Highlights of Some Contemporary Challenges

Bongs lainjo


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Title: The Evolution and Dynamics of Electronic Health Record Systems (EHRSs)




The aim of this study is to review the transformation process involved in converting the current manual medical records (MMR) into electronic health record systems (EHRSs). The study also illustrates a life case study conducted by the author as stage one of implementation of the center for Medicare and Medicaid services (CMMS) electronic health record (EHR) incentive program (Cohen et al., 2015). The third objective is to thematically highlight the prevalence, achievements, challenges and prognosis of implementing EHRSs.


The study is focused on global, regional and national geopolitical systems. A group of select industrial countries in North America, Oceanic, East Asia, and Scandinavia is used to illustrate the dynamics and transformation system of medical records from manual to electronic. India is also included.


The methodology that is used analyzes the global, regional and the national implementation rates of the electronic health records systems. The review is made based on the different governments’ role in making sure that the system is a success without compromising the quality of service. Also physicians’ attitudes towards the system were used as part of the review process. A comprehensive analysis of the whole EHRSs ecosystems is performed.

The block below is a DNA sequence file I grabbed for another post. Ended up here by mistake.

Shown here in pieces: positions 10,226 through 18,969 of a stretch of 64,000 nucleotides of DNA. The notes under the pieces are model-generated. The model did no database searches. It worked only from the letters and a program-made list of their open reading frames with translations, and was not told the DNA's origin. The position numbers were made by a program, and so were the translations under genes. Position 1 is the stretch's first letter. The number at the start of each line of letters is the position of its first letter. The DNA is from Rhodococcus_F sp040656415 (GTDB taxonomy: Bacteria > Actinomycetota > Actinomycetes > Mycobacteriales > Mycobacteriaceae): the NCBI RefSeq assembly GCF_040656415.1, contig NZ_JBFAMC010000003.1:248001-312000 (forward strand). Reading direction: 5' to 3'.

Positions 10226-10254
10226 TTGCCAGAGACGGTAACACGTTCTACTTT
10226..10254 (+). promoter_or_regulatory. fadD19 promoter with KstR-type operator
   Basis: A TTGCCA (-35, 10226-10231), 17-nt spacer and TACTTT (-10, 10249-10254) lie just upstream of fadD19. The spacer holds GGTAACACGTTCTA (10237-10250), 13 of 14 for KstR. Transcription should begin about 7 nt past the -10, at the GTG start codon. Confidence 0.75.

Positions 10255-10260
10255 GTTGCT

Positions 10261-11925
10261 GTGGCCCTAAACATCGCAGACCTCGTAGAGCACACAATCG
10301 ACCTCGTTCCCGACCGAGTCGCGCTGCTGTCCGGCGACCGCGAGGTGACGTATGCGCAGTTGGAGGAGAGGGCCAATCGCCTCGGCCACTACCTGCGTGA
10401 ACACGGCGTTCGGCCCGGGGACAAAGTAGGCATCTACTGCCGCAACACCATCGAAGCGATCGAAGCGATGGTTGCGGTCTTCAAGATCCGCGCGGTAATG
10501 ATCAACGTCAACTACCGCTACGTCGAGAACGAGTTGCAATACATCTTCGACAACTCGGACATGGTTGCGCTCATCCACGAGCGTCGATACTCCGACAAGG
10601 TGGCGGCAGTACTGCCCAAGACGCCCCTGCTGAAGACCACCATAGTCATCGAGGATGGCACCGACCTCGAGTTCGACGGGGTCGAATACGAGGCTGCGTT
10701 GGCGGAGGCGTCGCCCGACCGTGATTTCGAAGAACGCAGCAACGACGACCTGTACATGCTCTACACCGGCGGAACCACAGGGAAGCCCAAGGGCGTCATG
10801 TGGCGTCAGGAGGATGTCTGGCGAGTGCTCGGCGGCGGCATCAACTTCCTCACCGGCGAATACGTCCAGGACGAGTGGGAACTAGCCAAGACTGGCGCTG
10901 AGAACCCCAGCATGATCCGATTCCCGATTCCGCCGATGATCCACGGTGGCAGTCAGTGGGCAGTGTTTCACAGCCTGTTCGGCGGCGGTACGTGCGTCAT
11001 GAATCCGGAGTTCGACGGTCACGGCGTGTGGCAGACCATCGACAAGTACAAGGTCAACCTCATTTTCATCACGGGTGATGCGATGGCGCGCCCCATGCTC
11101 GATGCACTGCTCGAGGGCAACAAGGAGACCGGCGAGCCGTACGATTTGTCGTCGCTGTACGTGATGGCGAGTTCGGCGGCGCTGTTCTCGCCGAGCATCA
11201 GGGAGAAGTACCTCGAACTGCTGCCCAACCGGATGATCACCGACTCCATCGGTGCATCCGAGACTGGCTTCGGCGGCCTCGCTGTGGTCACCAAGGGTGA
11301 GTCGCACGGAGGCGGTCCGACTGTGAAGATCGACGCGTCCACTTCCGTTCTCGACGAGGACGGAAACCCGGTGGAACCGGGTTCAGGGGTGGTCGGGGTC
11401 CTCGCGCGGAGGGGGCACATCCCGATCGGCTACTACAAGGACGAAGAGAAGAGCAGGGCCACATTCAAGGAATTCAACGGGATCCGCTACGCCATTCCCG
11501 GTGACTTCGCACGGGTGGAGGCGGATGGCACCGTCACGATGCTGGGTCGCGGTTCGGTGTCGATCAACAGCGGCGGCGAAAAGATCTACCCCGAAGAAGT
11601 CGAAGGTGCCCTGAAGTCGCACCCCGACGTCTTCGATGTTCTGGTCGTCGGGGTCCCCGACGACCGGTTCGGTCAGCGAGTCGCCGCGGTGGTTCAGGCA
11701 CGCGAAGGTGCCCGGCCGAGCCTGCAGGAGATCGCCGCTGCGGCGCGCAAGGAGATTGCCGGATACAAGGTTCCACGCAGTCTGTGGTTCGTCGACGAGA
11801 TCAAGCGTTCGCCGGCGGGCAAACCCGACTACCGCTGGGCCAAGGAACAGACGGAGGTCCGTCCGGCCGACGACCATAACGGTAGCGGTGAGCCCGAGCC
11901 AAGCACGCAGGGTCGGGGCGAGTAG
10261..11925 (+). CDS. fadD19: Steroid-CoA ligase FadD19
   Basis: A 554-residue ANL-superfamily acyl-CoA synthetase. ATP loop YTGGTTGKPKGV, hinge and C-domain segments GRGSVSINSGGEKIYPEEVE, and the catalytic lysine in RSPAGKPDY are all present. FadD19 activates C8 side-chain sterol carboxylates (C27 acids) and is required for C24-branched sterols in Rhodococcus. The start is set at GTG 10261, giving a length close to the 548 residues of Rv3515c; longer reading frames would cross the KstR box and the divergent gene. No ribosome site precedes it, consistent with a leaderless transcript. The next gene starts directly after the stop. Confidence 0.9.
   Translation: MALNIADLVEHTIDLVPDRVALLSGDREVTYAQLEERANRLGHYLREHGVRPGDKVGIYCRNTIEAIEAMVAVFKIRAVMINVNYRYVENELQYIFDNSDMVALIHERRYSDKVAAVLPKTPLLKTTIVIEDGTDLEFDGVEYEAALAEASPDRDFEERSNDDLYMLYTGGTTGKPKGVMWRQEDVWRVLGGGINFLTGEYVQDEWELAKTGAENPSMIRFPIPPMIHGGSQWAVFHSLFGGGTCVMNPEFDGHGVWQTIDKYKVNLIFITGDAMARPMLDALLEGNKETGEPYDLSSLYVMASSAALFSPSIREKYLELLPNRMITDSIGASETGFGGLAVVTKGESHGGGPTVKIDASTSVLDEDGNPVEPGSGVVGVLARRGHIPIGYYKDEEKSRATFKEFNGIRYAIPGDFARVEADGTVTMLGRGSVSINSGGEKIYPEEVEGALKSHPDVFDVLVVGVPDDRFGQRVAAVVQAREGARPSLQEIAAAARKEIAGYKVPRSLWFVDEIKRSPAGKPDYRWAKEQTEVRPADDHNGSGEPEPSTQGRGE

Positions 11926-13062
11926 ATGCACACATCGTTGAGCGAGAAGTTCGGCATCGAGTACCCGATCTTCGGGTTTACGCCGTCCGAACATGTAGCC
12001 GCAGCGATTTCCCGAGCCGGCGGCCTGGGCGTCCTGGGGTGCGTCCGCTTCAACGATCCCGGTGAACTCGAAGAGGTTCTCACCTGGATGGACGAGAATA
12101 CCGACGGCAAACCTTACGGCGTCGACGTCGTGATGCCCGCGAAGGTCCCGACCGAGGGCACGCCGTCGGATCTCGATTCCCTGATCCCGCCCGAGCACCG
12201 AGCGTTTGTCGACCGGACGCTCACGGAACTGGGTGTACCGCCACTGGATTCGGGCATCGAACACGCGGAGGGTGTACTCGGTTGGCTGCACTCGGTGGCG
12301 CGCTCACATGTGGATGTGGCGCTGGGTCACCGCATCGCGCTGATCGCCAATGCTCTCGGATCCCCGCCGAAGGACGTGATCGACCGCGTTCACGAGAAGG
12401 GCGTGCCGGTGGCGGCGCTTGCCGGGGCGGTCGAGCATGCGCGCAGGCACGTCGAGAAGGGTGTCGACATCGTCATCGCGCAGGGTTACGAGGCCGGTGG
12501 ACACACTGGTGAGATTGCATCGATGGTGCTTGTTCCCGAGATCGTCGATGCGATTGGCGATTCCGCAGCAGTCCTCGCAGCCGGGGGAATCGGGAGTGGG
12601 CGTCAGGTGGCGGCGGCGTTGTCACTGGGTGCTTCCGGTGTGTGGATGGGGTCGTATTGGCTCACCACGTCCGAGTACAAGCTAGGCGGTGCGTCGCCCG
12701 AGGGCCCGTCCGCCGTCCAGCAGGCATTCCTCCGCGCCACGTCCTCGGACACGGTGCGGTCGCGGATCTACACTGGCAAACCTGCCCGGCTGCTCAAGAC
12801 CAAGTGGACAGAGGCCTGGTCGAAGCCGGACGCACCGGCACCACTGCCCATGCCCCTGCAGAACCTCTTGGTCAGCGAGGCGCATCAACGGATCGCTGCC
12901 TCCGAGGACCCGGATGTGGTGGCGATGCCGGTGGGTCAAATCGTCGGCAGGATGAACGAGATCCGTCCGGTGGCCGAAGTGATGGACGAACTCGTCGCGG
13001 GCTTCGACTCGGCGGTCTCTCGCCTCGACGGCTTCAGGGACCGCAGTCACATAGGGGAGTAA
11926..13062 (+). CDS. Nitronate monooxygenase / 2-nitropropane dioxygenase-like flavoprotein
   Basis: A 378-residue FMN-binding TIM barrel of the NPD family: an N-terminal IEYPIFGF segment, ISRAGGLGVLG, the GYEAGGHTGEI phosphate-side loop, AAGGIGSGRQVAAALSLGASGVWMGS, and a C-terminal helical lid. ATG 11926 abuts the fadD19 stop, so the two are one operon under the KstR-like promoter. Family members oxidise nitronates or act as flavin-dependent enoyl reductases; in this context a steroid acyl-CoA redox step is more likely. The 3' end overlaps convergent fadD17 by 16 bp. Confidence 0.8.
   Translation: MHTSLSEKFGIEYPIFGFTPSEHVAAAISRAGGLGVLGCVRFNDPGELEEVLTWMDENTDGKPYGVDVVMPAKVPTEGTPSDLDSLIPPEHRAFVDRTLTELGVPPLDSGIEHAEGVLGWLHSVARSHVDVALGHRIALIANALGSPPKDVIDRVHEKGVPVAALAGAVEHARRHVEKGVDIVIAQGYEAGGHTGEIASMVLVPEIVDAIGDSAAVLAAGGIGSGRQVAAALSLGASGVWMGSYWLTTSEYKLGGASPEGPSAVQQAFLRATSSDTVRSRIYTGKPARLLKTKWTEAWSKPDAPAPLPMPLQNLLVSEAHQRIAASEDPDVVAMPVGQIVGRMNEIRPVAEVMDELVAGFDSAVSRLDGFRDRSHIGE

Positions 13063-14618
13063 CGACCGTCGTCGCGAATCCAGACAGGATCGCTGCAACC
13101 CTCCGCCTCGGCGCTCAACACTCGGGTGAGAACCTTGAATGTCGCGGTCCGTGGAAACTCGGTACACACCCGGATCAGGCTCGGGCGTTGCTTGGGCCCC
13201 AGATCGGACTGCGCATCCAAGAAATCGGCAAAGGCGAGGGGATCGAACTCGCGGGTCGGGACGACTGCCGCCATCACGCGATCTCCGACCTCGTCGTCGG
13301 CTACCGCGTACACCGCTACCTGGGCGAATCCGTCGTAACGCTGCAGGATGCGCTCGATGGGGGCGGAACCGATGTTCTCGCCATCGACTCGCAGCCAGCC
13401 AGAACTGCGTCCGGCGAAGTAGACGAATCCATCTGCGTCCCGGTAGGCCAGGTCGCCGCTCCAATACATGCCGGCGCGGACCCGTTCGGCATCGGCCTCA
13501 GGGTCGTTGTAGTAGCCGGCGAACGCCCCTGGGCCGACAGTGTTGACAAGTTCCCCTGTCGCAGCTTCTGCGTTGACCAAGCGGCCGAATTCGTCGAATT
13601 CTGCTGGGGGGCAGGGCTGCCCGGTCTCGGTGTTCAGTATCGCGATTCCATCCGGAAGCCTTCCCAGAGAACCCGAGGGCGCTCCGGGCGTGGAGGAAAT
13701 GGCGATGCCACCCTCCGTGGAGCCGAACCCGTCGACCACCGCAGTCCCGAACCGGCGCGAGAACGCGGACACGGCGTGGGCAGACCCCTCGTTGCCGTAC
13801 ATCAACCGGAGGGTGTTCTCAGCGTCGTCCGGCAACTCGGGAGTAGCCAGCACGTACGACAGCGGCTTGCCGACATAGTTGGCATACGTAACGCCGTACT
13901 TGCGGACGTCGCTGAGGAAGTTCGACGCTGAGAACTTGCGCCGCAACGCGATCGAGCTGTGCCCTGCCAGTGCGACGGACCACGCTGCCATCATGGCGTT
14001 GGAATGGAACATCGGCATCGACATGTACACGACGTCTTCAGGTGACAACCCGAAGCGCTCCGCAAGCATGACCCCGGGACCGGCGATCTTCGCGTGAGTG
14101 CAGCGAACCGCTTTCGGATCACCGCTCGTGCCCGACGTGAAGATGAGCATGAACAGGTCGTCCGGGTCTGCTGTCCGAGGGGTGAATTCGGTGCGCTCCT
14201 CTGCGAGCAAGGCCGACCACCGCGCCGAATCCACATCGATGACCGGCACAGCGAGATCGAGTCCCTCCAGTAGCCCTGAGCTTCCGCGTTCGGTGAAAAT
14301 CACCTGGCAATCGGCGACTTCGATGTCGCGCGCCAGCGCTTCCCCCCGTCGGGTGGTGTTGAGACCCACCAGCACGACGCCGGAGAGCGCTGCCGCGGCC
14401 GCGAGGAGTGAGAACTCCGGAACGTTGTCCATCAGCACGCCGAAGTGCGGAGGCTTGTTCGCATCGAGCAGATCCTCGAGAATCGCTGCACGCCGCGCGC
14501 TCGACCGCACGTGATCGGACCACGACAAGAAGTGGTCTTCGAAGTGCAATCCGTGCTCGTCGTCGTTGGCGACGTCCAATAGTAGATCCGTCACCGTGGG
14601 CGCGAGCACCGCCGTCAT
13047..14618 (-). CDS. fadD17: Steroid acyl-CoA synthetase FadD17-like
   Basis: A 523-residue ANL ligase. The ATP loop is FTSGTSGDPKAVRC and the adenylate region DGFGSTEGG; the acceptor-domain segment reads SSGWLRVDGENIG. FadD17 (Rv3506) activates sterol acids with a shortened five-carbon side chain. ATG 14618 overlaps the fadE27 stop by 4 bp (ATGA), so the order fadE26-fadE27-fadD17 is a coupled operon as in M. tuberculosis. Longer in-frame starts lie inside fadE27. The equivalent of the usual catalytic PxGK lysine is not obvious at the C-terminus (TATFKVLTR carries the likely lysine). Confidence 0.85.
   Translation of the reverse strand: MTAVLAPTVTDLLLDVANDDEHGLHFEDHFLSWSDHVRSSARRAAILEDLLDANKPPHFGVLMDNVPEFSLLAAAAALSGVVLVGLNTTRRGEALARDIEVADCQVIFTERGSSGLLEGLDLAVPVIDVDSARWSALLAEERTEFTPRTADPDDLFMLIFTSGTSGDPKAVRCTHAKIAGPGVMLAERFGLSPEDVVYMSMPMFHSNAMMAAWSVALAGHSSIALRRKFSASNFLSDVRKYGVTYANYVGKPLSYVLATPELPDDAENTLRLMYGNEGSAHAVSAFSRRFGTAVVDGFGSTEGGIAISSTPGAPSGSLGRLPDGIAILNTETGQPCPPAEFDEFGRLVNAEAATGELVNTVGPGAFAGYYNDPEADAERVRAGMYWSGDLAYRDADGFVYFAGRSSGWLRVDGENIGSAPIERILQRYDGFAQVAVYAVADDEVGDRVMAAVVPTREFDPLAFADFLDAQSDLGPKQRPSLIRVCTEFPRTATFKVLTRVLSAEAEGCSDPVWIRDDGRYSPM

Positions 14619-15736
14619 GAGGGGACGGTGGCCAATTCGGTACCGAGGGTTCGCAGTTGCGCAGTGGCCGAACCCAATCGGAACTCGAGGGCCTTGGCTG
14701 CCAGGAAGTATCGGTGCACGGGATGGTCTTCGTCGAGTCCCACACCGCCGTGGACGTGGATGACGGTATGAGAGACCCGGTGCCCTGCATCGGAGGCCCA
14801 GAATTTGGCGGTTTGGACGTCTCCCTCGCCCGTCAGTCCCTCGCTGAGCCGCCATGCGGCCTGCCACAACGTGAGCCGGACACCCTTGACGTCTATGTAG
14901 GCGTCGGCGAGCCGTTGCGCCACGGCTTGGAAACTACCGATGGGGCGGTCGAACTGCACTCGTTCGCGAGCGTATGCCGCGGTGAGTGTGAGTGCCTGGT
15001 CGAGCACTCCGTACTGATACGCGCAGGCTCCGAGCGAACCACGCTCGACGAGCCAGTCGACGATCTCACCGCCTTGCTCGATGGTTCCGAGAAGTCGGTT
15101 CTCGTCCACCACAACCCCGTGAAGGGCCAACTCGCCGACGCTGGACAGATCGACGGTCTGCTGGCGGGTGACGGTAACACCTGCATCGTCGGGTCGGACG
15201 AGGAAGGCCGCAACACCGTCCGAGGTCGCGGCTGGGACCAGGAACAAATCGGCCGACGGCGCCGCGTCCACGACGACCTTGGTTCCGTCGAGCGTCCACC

The findings in the study were that the implemented EHRSs are faced with a lot of challenges even if there are some subsequent benefits (Delbanco, 2008; Phillips et al., 2009). The systems are prone to transcribing errors that the user may not understand and address (Phillips et al., 2009). The errors maybe transferred to the patient’s medical results: a process that is likely to compromises the patient’s safety and quality of service. There is also the likelihood that people using the system may not fully embrace it (Davis & Stoots, 2013). According to study findings, while significant efforts have been made by various governments to encourage EHRSs, enormous challenges (standardization, programming glitches, system failures, vulnerability of patient records, confidentiality, other internal and external factors) continue to slow down the process. There is a global absence of instituting an effective and inclusive team to contribute in the design and development of EHRSs. Inadequate oversight has also impacted implementation processes. Denmark remains a trailblazer in efforts to computerize manual medical records.